The big day, however, will be February 1, when up to half a million teachers, civil servants and rail workers will walkout, bringing widespread disruption across the country.

Sunak has to hope that public opinion will turn against the unions, but there is little evidence of that happening so far.

Levelling up omnishambles

Thursday was meant to be a big day for Rishi Sunak, but it started badly and ended in disaster.

The PM’s decision to take an RAF jet to Blackpool for a series of events highlighting the £2.1 billion-worth of levelling up cash being handed out to projects across the country backfired spectacularly.

Coming just a week after he had been criticised for using the same mode of transport to get from London to Leeds, it was an unnecessary PR own goal which was leapt on gleefully by Labour.

“Jetting around the country on taxpayers’ money like an A-list celeb rather than catching a train like the rest of us is simply absurd,” said a spokesperson.

Sunak was also forced to defend the decision to award £19 million to his wealthy constituency while funding bids from deprived areas were rejected.

His critics weren’t only on the opposition benches, however, with Andy Street, the Conservative mayor of the West Midlands, criticising the “begging bowl culture” created by the bidding process, and many Tory MPs also making clear their displeasure at their areas missing out on extra cash.

Another key part of new Number 10 strategy of letting Sunak meet the public - a series of “PM Connect” events around the country - kicked off in Morecambe, but even that proved controversial when he appeared to call his own MPs “idiots” for wanting immediate tax cuts.

If all that wasn’t bad enough, much worse was still to come.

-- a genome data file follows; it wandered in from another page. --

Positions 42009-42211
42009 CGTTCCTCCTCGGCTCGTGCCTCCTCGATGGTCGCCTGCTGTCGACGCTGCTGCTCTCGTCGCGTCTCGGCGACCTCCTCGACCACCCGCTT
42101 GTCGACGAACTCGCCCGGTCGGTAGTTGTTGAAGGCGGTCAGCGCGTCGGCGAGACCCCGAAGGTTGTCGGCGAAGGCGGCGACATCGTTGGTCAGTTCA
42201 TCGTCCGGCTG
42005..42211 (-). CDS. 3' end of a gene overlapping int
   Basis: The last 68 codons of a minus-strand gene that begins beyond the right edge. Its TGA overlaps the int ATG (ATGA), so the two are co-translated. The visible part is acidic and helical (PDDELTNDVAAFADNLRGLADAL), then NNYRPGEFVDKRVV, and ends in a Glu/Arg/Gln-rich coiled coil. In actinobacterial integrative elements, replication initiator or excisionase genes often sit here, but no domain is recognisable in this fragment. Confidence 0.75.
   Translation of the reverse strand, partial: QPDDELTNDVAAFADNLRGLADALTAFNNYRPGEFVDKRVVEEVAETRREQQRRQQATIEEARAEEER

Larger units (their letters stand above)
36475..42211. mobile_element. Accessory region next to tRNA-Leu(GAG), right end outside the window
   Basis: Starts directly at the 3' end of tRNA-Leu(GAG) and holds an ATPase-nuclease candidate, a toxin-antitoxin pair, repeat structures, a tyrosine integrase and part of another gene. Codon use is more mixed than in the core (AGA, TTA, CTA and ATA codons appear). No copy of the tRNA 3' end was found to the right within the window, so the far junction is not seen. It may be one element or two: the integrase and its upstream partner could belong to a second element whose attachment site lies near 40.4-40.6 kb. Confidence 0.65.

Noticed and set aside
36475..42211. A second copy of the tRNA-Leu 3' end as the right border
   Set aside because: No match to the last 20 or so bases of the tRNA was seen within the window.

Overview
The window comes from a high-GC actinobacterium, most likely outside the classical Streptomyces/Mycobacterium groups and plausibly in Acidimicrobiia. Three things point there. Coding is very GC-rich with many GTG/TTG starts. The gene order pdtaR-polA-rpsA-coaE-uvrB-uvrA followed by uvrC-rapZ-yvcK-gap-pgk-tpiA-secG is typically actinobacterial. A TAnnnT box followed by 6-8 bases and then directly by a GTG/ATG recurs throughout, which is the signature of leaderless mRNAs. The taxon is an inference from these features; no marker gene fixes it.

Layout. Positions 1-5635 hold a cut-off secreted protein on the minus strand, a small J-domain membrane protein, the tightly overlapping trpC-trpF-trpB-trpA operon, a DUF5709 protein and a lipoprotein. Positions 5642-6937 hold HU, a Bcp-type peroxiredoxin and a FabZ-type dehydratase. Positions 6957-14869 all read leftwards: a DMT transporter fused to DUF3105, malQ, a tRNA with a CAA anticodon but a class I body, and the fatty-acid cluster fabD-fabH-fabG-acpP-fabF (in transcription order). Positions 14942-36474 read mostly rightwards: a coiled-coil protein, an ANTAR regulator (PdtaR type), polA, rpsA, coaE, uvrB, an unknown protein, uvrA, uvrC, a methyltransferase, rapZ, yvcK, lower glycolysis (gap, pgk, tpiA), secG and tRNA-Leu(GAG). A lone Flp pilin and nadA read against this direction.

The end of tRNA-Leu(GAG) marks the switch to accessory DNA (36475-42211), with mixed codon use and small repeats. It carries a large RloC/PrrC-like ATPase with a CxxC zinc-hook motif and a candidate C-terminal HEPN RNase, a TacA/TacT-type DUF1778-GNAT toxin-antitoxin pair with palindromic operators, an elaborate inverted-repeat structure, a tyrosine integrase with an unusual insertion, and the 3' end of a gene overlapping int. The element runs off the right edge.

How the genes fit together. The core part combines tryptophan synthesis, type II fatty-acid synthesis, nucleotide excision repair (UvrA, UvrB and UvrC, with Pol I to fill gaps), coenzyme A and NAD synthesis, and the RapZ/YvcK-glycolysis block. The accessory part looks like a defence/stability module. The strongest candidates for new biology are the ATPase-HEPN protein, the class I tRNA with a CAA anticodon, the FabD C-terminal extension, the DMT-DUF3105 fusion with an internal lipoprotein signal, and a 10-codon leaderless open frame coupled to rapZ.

Rishi Su-nicked

Having the PM do a piece to camera in the back of his chauffeur-driven car must have seemed like a good idea at the time.

Unfortunately, no one thought to tell him that it might be advisable to make sure he was wearing a seatbelt before sharing it online.

Despite an abject apology for his “error of judgement”, Lancashire Police last night confirmed they were handing Sunak a fixed penalty notice - his second in less than 12 months after he was also fined last year for breaking lockdown rules.

The schadenfreude from Boris Johnson-supporting MPs - who will never forgive Sunak for the part he played in their man’s downfall - will be overwhelming.

Sunak delivers his seatbelt-less piece to camera.
Sunak delivers his seatbelt-less piece to camera.
Rishi Sunak

But despite his travails, and the ongoing speculation about a Johnson comeback, Sunak does still have the support of most of his MPs - at least for now.

One senior backbencher told HuffPost UK: “Rishi’s performance at PMQs has been good and effective. He has also managed to get more of the public on our side over strikes than perhaps anyone expected.

“We are all awaiting the May election results to see if Rishi is resonating positively on the doorsteps.

“I don’t think the public have made up their minds about Rishi yet either way, whatever the polls might say.”

One thing is for sure, though: the prime minister can ill-afford to have many more weeks like the last one.